Metro, 3rd April 2007
Dr Mac's Nuclear Remedy
By CLAIRE ALLFREE
Julian Rhind-Tutt is running an hour late and is apologising profusely. With his straw hair on end and his clothes rather awry, he looks like an overgrown schoolboy. 'I've got a cold; it's disgusting,' he says apropos of nothing as he plonks himself down on the sofa. His lack of front is welcome: my tape recorder is playing up and after bashing it about to no avail, Rhind-Tutt suggests we simply make the whole thing up.
Rhind-Tutt is famous mainly for being super-cool Dr 'Mac' Macartney, the unlikely heart-throb and the will-they, won't-they? love interest of Tamsin Greig in Channel 4's now defunct, surreal medical comedy Green Wing. 'I'm not that famous,' he asserts. 'Not really.' He's certainly famous enough for a certain credit card company, which has ingeniously reprised the relationship between Mac and his dastardly love rival Dr Guy Secretan (Stephen Mangan) in a series of TV ads. And his high-profile film credits include Notting Hill and Tomb Raider.
Currently he is doing a bit of theatre - Joe Penhall's new play Landscape With Weapon at the National. 'It's quite hard to find good parts in the theatre if you are me,' he says inexplicably. 'But I'd always wanted to be in Blue/Orange by Joe Penhall, which was directed by Roger Michell at the National in 2000. So when I was given a new play by Penhall directed by Michell at the National Theatre it seemed like a good idea.'
Landscape With Weapon takes on the timely subject of nuclear weapons. Rhind-Tutt plays Dan, a dentist whose brother Ned (Tom Hollander) is developing weaponised unmanned air vehicles, or 'attack drones' as Dan calls them, for the Ministry of Defence. Dan is appalled by Ned's involvement in what he considers to be weapons of mass destruction; later, Ned will have his own crisis of conscience which will force him into closer contact with the MoD than he might have liked. Delving deep into the shady world of arms trading and the ethics of military technology, the play pivots on the wider issue regarding the implications of individual choices. 'A few decades ago, there used to be a tit-for-tat need to develop military technology but there was also a general understanding that you were operating in a kind of virtual world,' says Rhind-Tutt. 'You might be developing a nuclear submarine but you also knew it was very unlikely it was ever going to be used. What makes the play topical is that there's been a discernible sea change with the Iraq war. For anyone working in that field now, all the rules have changed. Your inventions might suddenly be used in a very different context to what you intended. 'But what began as an examination of all that led us to realise the play had a more general message regarding the fundamental hypocrisy that is at the centre of all our lives.'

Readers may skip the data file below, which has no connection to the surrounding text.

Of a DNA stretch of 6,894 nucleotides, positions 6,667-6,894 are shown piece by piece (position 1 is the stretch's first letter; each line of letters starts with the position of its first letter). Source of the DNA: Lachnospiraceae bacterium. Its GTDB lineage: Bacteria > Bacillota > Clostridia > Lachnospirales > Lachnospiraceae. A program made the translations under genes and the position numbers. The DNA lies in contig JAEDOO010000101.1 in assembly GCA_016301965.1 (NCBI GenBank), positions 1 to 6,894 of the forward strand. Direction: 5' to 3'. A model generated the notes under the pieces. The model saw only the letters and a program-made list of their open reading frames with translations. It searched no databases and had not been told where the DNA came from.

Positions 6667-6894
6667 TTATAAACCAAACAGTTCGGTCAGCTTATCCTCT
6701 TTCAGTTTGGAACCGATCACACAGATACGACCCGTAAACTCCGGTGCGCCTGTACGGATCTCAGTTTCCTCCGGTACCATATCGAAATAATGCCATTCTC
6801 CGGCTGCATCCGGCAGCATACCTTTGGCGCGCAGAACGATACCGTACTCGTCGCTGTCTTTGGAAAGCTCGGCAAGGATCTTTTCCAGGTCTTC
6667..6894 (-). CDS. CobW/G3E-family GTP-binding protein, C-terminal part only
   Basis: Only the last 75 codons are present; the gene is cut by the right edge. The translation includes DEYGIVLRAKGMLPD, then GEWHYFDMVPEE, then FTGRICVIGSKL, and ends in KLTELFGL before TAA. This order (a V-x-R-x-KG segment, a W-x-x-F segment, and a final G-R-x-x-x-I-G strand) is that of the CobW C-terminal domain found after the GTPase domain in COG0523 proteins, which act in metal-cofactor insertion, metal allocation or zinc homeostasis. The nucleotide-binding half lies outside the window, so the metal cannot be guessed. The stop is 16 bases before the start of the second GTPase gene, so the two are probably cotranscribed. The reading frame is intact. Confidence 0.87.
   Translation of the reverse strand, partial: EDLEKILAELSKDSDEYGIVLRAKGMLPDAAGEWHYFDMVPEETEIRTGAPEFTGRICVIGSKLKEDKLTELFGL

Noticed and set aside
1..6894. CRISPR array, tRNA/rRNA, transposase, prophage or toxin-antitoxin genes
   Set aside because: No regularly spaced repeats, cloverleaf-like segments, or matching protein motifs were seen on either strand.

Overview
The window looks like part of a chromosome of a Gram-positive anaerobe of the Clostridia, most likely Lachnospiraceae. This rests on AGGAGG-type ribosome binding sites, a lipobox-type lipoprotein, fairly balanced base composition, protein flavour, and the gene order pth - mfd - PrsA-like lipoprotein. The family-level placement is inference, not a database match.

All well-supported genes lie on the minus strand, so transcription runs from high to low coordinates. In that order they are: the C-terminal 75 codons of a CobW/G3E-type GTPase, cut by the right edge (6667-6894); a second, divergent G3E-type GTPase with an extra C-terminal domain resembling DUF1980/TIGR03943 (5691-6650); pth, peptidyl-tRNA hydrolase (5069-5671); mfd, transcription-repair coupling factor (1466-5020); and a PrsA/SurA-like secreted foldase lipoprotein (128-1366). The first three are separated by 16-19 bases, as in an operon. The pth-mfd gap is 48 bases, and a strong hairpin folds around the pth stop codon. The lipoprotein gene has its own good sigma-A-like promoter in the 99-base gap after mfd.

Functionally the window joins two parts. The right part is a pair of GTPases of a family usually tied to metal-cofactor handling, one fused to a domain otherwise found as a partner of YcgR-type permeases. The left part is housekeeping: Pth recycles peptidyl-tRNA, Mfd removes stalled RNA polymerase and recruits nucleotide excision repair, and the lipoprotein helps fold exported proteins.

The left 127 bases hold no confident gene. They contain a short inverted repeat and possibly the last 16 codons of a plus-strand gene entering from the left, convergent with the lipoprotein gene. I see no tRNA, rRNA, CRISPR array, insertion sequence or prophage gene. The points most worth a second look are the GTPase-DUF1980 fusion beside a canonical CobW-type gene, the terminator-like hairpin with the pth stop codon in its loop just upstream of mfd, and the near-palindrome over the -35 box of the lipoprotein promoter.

Rhind-Tutt is very anxious that he doesn't come across as boring. He visibly winces when he suggests that there's something Chekhovian in the way Penhall examines the big issues through the minutiae of everyday lives, for example. He may have made his name in Green Wing but his CV boasts several impressive TV comedy credits (Smack The Pony, Black Books, the libidinous art teacher Nigel Plumb in The Rotters' Club) although he insists comedy was never part of the game plan and that he isn't instinctively funny. In fact, he conveys the impression there was never any game plan at all; he fell into acting at university, decided with a mate that the best way to continue would be to go to drama school and that was that. 'With me, it was a case that, just before you're about to give up on the ladder, you just happen to grab on to the next rung,' he says, in one of several occasions in which he sounds in the nicest possible way exactly like David Brent.
Later he will describe his earlier lack of guile regarding his future career by saying: 'We knew there was a world of professional acting but it was on the other side of the river and we didn't have a boat.' His credentials are impeccable, though his first job out of drama school was Nick Hytner's The Madness Of King George at the National in 1991; he's appeared on stage opposite Fiona Shaw in Richard II; he also rattles off a list of people who influenced him at university. 'All the really political people such as Howard Brenton and Howard Barker andEdward Bond and everyone beginning with a B were really brilliant. 'But I'm from a perspective [he is 38] that after these people came this apparent decline in British theatre. Apart from Penhall of course. He's great.'
He's adamant there will be no more Green Wing. 'It's all over. Also, I set myself a target that I mustn't ever go back to where I began. But I would also like to do other things, perhaps get into directing. For the meantime, this is great.'
Landscape With Weapon, in preview, opens Thu, in rep until Jun 7, Cottesloe, National Theatre, South Bank SE1